Therapeutic Role of Nitric Oxide in Respiratory Disease

Thomas E. Siddons, BSc, Mohammed Asif, MA, BMBCh, FRCS, and Tim W. Higenbottam, MD, MA, BSc, FRCP, University of Sheffield, Sheffield, United Kingdom

In This Article

Inhaled NO in Chronic Obstructive Pulmonary Disease

Chronic obstructive pulmonary disease (COPD) is characterized by airflow obstruction due to chronic bronchitis or emphysema. COPD is a progressive disease and may or may not be accompanied by airway hyperreactivity. This disorder affects approximately 14 million people in the United States: 12.5 million have bronchitis and 1.65 millionhave emphysema.[16]Since 1982, these figures have risen by a staggering 41.5%; an increase that reflects this countries previous smoking habits. Smoking remains the number one risk factor for developing the disease. The damage caused by smoking that results in COPD is irreversible.Treatment includes the cessation of smoking, preservation of long- and short-term lung function, and minimizing exacerbations. The goal of treatment is to reduce further damage and maintain a reasonable quality of life.

The aim of inhaled NO therapy in COPD is to preserve lung function by maintaining adequate gas exchange. However, if NO is inhaled continuously at concentrations between 10 and 40 ppm, it has a tendency to worsen gas exchange.[17] The theory as to how continuous inhalation of NO worsens gas exchange in COPD is best explained by comparison with how NO improves gas exchange in ARDS.

In ARDS, many alveoli are filled with fluid and unventilated. NO can not reach these unventilated areas and instead vasodilates the vessels in the well-ventilated regions of the lung, causing a reduction in the shunt fraction. However, shunting does not substantially contribute to the patterns of ventilation/perfusion mismatch commonly associated with COPD (Figure 1). In COPD, many areas of the lung are partially ventilated as opposed to being fully ventilated or not ventilated at all . Therefore, if NO were to cause vasodilatation in these regions, it would only reduce the proportion of blood flowing through more optimally ventilated regions, resulting in a concomitant decrease in PaO2.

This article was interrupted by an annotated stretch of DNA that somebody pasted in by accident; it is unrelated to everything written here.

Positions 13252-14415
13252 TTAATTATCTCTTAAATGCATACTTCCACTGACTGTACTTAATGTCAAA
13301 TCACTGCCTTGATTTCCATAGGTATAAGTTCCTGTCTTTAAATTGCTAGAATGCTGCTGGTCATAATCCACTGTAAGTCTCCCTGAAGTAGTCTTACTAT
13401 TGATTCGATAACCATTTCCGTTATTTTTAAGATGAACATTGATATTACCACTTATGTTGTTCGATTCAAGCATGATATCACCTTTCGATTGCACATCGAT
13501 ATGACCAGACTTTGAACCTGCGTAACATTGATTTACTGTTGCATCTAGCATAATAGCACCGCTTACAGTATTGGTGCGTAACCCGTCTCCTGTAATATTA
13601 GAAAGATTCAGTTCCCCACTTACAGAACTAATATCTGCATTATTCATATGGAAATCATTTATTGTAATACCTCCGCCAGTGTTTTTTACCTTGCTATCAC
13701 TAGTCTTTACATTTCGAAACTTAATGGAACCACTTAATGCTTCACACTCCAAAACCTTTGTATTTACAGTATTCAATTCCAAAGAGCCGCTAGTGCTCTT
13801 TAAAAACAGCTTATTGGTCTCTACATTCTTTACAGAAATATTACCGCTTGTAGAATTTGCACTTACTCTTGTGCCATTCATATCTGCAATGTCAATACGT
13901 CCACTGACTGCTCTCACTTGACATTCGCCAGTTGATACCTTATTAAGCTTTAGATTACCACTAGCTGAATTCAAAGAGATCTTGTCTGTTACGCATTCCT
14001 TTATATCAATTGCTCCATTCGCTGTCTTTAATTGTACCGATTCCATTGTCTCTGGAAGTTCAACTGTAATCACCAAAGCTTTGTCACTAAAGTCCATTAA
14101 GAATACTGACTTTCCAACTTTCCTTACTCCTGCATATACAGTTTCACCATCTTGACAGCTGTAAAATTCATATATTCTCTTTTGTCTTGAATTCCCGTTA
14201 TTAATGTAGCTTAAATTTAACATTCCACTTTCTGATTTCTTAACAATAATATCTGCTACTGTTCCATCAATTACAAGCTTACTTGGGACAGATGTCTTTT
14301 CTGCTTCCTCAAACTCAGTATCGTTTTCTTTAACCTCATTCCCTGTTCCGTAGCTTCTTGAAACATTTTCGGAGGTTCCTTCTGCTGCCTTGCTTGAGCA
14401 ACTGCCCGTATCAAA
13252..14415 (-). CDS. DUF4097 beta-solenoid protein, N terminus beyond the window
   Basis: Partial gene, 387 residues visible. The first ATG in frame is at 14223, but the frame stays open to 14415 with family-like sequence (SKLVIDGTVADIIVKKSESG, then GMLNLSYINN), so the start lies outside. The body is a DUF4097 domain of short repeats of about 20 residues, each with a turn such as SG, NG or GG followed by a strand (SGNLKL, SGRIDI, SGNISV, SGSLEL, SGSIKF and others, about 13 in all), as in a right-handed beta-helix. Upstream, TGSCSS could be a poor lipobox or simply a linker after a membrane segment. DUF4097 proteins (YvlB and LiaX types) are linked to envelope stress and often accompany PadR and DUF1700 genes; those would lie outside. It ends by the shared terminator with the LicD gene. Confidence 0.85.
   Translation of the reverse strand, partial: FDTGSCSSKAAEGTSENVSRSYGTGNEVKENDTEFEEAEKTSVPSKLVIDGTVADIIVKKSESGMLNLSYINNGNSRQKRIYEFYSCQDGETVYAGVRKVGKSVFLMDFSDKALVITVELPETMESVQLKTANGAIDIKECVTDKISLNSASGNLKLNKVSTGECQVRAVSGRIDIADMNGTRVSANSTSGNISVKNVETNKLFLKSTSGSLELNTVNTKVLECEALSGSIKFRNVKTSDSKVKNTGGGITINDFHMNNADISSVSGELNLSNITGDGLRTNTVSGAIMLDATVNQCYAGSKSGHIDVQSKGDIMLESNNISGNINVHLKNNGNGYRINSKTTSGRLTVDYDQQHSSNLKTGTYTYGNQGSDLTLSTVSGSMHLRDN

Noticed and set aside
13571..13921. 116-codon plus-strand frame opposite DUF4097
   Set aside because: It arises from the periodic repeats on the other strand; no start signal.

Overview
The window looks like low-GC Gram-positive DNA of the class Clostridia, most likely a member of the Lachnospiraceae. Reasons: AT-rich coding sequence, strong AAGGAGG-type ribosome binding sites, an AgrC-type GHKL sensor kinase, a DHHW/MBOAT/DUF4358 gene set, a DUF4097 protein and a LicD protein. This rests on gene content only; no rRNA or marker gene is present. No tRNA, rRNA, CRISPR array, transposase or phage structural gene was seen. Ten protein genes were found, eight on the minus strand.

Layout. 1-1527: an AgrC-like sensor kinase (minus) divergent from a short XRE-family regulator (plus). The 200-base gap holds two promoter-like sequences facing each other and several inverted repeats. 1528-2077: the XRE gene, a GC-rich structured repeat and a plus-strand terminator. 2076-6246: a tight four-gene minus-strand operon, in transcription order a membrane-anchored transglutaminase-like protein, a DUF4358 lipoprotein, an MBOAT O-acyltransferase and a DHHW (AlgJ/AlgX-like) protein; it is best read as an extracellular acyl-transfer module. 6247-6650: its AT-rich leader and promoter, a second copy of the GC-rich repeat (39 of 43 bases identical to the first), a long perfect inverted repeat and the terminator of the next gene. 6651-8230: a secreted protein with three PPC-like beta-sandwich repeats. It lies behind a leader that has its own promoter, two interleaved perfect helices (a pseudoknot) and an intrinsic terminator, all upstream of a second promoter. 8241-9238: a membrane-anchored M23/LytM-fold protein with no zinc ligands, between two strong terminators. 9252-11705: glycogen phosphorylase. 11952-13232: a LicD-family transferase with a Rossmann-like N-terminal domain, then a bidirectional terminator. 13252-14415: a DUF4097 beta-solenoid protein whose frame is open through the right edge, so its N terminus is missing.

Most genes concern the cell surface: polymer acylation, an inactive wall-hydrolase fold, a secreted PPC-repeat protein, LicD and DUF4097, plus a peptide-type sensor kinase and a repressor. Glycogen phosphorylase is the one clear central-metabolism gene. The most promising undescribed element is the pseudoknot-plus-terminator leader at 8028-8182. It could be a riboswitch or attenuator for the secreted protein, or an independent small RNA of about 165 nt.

Ventilation/perfusion distribution determined by using the multiple inert gas elimination technique. This pattern of large areas of lung that are well perfused but poorly ventilated is common in patients with severe bronchitis.

There are several ways to approach this problem. One is to deliver supplementary oxygen along with NO, although results of the studies that have investigated this method vary--some investigators have reported increases in PaO2 and others have found the opposite.[17,18] Another approach to the problem is to selectively deliver NO to well-ventilated regions of the lungs. Pulsing NO at selected intervals during or at the beginning of inspiration may offer some control over its effects. Pulsed delivery of combined NO and oxygen may maximize the potential benefit of this form of therapy in patients with COPD.


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